A big debate is going on in India over the holy cow. There is nothing new in this debate. Many nations and many cultures prohibit the killing and eating of a community animal, considered as useful or holy.
Now from all corners of the country, people are demanding to declare cow as a 'National Anima.' Even famous Muslim leader and the president of the Jamiat Ulama-i-Hind, Maulana Syed Ashrad Madani also asked the government to 'declare cow as a national animal.'
Both the sides, secularists and nationalist have mislaid concerns and this is bad for the nation. The secularists want to pamper minorities, mainly Muslims, whereas nationalist move according to the sentiments of Hindus.
Here it would be in the fitness of things to check the arguments of that lobby that ban on cow slaughter is against secularism and freedom of eating. Hindus are not allowed to kill the cow and eat beef but it is not written that Muslims must kill the cow and eat beef. Islam and secularism will not be in danger if Muslims do not get beef to eat. In fact, a number of most delicious foods of Muslims from Awadh, Hyderabad, Kashmir and Bengal are mutton based and, in all such examples, the specialists would be disgusted to see cow meat in the pot.
The worshipping of an animal is not solely a Hindu custom. For Egyptian belief system, the cat is sacred; the Zoroastrians, like the Hindus, worship the ox as their prophet used to worship; the Native Americans give the eagle a special place and no one is allowed to kill it. The turtle is also an entity of worship among many peoples and cultures, ancient and modern.
Similarly, in a number of cultures and countries, it is banned to kill the emblem or the symbol of the community or the nation, be it an animal or a plant; at times also an object or creature no one has ever seen. The Chinese have a near totemic relationship with the dragon, Czechs with a double-tailed lion, but none of these animals actually exist. Humans and nature work together in ways more composite than the intricacies between "us" and "them".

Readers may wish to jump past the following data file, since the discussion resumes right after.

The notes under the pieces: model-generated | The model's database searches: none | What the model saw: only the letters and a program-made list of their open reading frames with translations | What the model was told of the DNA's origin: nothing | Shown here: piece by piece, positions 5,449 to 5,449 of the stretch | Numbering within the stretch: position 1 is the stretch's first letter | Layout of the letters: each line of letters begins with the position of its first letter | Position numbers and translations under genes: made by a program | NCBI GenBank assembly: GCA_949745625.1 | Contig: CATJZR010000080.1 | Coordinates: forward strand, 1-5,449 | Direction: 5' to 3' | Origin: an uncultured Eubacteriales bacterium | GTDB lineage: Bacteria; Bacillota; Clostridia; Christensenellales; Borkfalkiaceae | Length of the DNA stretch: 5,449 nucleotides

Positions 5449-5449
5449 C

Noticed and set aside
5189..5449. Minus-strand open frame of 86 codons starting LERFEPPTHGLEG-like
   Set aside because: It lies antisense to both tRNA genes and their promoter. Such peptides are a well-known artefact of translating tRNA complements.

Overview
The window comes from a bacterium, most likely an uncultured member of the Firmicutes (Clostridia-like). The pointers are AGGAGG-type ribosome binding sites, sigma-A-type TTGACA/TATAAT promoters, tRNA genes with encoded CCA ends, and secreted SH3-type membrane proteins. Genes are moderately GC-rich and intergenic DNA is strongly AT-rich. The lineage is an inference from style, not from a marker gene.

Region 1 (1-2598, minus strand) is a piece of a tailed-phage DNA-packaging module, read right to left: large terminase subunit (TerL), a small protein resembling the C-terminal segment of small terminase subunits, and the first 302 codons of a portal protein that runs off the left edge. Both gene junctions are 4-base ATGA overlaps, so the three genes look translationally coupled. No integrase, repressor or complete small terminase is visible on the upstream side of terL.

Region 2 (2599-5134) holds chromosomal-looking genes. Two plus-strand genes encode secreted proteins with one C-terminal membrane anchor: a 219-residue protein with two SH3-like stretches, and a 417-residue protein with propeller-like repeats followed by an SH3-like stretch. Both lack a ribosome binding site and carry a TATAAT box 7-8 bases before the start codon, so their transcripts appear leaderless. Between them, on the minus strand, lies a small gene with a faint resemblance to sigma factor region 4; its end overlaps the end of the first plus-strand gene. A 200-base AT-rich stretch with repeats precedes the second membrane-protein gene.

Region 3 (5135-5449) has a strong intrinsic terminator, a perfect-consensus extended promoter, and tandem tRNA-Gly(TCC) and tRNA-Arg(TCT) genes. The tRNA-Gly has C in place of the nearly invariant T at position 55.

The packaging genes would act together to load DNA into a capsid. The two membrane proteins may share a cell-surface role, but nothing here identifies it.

In, 24 out of 29 Indian states; cow slaughter and beef are banned and punishable. The Constitution also directs the government to protect the cow. A number of secular and democratic countries have banned other varieties of meat for grounds not always religious. But, when the laws disallow the eating, or slaughter, of a certain animal, then it is applicable to every citizen, without exception. The dog meat is banned in the secular and democratic nations like Germany, Britain, Ireland, France, South Australia, with some other nations. The dog meat is also banned in six states in America. Even dog farming is treated as a crime that planting a dog for a meal is now treated as a dreadful crime in many nations.
Now even Taiwan, which is a very modern and liberal nation, has banned the sale of dog meat. Even, in China now dog meat is abhorred. It is an effect on the one-child policy which allocates for more time, room and emotional space for raising a pet. Under these circumstances, the dog, inevitably, is the most fashionable choice in lots of homes.
Slaughtering and consumption of a horse were not appreciated in America. Today, though, there is a detailed law against horse meat in the US and there is nothing religious behind this, although over 600 years back Pope Gregory II had taught St Boniface to crusade against horse meat, but when the last horse slaughterhouse was closed in America in 2007, no one kept in mind what a Pope had once taught.
The horse, the ox, the dog, the cat, are treated as useful in many cultures and nations, which is why killing and eating them is just uncivilised, barbaric, but illegal too. The sentiment may be religion, or because of a certain affection towards a species. But whenever this prohibition is in place, the arm of the law is equally strong and ruthless. Under these conditions, no mercy would be shown to the killers. Simply they will be treated as a criminal. Unlike India, nobody will support such criminals.